In this paper we seek to empirically quantify the role of peer social networks in influencing sexual behavior among adolescents. Using data of a nationally representative sample of adolescents we utilize a multivariate structural model with school-level fixed effects to account for the problems of contextual effects, correlated effects and peer selections to purge the potential biases from the estimates of peer influence. Our peer group measures are drawn not only from the nomination of close friends, but also from classmates. Controlling for parent level characteristics, and other demographic parameters, we find that a 10% increase in the proportion of close friends who initiates sex increases the probability that an individual chooses to initiate sex by 5% and a 10% increase in number of sexual partners among close friends increases an individual's sexual partner by 5%. The influence of classmates however, diminishes in magnitude after accounting for unobserved environmental confounders.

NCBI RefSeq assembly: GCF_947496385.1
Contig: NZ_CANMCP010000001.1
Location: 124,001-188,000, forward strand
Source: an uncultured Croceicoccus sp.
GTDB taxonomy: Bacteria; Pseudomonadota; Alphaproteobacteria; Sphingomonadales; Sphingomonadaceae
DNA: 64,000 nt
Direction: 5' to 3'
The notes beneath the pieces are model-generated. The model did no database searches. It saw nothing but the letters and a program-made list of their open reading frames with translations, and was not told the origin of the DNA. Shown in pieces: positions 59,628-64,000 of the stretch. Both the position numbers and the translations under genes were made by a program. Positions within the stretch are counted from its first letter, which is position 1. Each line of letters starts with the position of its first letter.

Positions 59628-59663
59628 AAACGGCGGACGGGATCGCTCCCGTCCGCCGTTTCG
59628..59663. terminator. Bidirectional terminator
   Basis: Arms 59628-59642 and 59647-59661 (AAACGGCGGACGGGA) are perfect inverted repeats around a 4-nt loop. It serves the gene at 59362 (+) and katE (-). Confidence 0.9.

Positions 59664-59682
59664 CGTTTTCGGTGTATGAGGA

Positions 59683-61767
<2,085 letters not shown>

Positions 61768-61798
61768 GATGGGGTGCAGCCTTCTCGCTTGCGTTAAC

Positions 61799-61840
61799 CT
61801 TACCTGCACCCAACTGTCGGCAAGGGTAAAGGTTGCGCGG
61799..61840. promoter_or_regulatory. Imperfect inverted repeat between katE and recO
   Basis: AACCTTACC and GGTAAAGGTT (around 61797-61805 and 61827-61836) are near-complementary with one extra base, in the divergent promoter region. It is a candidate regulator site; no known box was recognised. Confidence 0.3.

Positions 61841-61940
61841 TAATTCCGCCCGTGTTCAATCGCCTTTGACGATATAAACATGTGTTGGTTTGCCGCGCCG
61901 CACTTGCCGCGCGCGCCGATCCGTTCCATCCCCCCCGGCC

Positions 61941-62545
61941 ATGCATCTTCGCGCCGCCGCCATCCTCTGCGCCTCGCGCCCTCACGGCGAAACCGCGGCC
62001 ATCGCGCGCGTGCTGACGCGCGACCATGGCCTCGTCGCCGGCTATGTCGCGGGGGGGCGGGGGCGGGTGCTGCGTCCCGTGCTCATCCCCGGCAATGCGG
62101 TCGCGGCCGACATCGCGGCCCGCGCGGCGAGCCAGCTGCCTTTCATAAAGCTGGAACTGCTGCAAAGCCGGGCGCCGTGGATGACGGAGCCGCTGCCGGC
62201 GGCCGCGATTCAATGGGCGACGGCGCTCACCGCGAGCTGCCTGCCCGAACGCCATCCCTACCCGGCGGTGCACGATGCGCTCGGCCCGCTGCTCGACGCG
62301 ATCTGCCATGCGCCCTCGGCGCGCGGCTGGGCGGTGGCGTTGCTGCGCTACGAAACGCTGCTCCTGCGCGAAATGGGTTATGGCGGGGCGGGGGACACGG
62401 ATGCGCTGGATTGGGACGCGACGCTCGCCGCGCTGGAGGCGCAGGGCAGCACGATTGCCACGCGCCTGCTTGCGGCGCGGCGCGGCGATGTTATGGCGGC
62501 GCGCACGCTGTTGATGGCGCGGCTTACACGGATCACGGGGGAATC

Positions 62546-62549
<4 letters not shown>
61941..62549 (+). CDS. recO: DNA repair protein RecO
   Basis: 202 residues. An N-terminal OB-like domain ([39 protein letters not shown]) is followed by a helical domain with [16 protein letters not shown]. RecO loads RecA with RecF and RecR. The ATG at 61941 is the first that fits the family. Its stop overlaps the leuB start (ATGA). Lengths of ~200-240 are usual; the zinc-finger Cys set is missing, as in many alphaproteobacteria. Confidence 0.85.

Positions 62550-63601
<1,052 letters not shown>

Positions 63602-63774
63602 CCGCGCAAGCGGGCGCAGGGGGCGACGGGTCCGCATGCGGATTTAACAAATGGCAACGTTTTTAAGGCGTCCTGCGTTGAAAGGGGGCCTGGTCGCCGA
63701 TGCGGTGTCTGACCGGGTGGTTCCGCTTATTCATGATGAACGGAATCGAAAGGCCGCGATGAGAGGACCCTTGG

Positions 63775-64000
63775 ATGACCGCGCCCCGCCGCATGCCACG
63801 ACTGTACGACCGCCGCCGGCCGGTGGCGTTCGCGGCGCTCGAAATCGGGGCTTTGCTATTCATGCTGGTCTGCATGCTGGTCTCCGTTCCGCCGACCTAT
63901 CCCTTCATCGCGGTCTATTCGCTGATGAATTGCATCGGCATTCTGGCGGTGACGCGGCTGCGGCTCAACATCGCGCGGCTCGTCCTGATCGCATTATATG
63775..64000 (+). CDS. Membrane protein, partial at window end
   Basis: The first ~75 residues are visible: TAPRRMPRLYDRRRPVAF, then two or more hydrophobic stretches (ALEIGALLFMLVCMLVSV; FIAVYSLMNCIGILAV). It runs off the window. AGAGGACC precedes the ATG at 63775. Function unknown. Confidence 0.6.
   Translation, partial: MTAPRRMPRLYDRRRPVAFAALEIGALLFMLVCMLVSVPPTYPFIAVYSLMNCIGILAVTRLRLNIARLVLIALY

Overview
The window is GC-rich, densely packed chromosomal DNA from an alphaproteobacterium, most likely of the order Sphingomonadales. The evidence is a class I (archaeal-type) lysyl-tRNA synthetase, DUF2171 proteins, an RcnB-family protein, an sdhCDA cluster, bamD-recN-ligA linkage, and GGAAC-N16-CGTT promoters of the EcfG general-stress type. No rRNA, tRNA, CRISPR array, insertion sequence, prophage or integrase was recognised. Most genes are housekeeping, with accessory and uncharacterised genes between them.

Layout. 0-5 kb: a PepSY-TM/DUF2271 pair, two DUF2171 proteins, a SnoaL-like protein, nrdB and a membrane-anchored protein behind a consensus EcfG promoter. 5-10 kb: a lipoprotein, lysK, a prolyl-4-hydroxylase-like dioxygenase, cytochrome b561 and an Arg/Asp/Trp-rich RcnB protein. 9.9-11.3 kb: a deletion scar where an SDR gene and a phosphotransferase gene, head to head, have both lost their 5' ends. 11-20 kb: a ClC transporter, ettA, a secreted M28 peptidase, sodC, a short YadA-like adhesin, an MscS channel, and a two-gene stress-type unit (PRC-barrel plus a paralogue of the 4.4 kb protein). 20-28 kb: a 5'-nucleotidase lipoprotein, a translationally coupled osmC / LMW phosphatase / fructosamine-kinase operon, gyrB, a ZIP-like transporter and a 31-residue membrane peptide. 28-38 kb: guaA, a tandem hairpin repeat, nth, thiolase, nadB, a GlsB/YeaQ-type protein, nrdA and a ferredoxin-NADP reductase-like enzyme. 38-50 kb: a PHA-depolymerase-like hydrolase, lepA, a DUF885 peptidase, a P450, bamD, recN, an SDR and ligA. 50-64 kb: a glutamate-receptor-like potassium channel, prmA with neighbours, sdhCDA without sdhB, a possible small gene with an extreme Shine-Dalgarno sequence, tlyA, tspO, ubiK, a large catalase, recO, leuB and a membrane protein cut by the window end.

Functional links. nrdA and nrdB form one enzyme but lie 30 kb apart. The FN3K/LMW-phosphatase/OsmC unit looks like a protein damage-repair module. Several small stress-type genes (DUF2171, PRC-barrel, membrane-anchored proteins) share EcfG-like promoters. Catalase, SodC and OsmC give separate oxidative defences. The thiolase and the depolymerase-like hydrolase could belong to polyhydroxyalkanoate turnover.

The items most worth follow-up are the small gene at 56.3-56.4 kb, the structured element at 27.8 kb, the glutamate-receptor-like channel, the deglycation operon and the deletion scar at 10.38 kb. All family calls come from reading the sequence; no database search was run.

Copyright Â© 2009 The Association for Professionals in Services for Adolescents. Published by Elsevier Ltd. All rights reserved.